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The Daily Wildcat

The Daily Wildcat

 

    3 candidates for governor debate at UA

    Arizona gubernatorial candidates will participate in the only debate in Southern Arizona tonight at the UA, according to student government officials.

    Associated Students of the University of Arizona President Erin Hertzog said she expects a turnout of about 1,000 people in the Grand Ballroom of the Student Union Memorial Center for the debate. The debate is one of three between all three candidates to take place in Arizona before the Nov. 3 election.

    Students can submit question suggestions for the debate to the ASUA Web site until noon today, Hertzog said.

    “”As students, there are a number of issues we face daily,”” Hertzog said. “”I would like to see a variety of questions from students about various issues and how these issues will affect them.””

    Libertarian Barry Hess, one of three candidates participating in the debate, said he expects the debate to touch upon education, health care, transportation and tax issues.

    “”There will be lots of issues discussed at this debate that haven’t been seen yet,”” Hess said. “”I think we need to address education primarily, because our government’s school system is in a dismal wreck.””

    Hess said he wants to address issues that affect younger generations, such as individual freedom and student debt, and expects to discuss issues concerning immigration and the environment.

    “”When I am in my rocking chair, I want to look back and say that I did all I could to preserve the individual freedoms of the younger generation,”” Hess said.

    Hess said he will debate from a “”free market perspective,”” to illustrate the need to limit governmental control.

    “”I will discuss the preservation of our individual rights, the right to be who we are without controls,”” Hess said.

    The other two candidates, Republican Len Munsil and Democratic Gov. Janet Napolitano, were not available for comment.

    According to Napolitano’s Web site, her top priorities involve children, education and creating jobs.

    Munsil’s Web site lists his top priorities as deterring illegal immigration by building a fence around the border, lowering taxes and “”protecting forests, children and marriage.””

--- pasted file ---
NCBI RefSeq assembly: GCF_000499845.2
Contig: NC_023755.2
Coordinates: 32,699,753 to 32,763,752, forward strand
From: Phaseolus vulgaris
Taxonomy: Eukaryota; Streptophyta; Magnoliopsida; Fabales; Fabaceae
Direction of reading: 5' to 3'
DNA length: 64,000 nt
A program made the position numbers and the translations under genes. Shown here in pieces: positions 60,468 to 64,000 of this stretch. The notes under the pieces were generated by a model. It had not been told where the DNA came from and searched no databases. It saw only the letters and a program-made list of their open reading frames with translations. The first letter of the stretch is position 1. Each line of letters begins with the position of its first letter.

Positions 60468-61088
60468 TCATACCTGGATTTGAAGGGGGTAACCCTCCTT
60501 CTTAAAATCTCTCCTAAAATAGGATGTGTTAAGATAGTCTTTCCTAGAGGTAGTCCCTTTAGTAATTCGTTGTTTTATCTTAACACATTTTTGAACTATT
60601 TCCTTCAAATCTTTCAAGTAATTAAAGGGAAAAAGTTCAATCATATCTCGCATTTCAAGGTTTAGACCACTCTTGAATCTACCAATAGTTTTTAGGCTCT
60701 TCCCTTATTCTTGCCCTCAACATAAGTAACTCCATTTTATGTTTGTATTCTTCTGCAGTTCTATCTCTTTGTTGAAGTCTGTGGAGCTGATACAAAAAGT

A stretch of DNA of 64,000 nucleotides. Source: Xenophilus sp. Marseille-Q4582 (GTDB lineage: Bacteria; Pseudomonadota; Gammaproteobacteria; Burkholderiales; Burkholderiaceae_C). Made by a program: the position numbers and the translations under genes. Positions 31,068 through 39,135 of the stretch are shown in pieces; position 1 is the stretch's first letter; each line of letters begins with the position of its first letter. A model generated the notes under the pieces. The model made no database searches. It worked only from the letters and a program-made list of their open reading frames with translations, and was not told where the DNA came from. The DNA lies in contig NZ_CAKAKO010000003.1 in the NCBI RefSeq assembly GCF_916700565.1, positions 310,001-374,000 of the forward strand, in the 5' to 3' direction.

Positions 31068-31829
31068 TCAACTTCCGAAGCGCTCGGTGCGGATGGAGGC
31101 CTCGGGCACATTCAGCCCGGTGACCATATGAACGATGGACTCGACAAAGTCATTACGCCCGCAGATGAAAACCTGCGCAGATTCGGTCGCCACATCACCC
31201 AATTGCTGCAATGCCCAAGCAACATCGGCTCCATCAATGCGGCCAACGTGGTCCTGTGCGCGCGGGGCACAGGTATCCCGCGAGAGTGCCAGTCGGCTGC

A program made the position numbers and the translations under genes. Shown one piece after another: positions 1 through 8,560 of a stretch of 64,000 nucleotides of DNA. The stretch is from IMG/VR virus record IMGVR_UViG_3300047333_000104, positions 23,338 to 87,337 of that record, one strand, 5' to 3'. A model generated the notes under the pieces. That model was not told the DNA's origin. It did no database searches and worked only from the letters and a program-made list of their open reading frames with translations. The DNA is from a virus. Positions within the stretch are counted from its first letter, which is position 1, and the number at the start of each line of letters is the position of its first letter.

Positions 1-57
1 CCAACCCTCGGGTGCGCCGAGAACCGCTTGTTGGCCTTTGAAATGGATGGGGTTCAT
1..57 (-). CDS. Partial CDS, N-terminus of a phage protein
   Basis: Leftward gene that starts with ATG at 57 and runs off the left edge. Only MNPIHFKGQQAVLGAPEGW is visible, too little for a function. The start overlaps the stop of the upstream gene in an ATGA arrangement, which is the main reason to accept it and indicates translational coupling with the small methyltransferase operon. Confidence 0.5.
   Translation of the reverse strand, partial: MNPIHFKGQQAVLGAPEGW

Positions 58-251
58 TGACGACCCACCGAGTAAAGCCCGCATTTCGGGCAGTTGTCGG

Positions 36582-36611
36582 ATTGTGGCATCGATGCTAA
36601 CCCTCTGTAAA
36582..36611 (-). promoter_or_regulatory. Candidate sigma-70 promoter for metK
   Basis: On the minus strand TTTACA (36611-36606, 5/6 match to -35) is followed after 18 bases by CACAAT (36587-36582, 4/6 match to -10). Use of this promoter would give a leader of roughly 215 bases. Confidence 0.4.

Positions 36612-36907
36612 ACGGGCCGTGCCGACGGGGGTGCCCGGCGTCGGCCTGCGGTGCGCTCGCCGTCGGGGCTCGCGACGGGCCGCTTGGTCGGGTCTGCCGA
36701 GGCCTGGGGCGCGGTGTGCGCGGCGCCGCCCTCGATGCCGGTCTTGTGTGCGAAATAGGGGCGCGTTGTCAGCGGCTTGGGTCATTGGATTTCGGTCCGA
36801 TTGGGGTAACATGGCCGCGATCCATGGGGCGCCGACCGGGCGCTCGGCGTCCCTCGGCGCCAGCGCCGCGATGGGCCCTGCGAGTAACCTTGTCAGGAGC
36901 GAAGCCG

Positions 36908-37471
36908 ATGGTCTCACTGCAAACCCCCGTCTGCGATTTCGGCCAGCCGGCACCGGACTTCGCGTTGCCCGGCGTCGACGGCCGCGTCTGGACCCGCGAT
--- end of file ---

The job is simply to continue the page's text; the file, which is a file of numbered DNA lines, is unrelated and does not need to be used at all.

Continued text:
Munsil was the “”architect”” of Protect Marriage Arizona, Proposition 107, which establishes marriage as a union between a man and a woman, according to his Web site.

    “”This is a battle between people and the government overstepping their boundaries,”” Hess said of the marriage issue. “”This is not a Democratic, Republican, Libertarian thing. The freedom on which this country is founded on is being lost in the shuffle.””

    Hertzog said she and her cabinet have been working since May to plan the debate.

    “”We had to be really flexible and work around the candidates’ schedules, and we finally solidified the debate about a week ago,”” Hertzog said.

    Alicia Martinez, an anthropology junior, said she would like to hear the candidates discuss immigration issues.

    Marni Casetta, a psychology sophomore, said she is interested in hearing discussion on Arizona water usage, immigration, education and the candidates’ positions on health care.

    While the debate begins at 7 p.m., doors will close at 6:45 p.m., and students are advised to arrive early, Hertzog said.

    “”We are expecting a large turnout for the debate, but we really want to get students in also,”” Hertzog said.

    The debate will be televised live on KUAT-TV, which may also provide feeds to National Public Radio stations and C-SPAN, Hertzog said.

    Bill Buckmaster of KUAT-TV will moderate the debate, and Ann Brown, the opinion page editor for the Arizona Daily Star, and Mark Kimble, the associate editor for the Tucson Citizen, will be panelists for the debate, according to a press release.

    The debate is sponsored by Children’s Action Alliance and ASUA, according to a press release.

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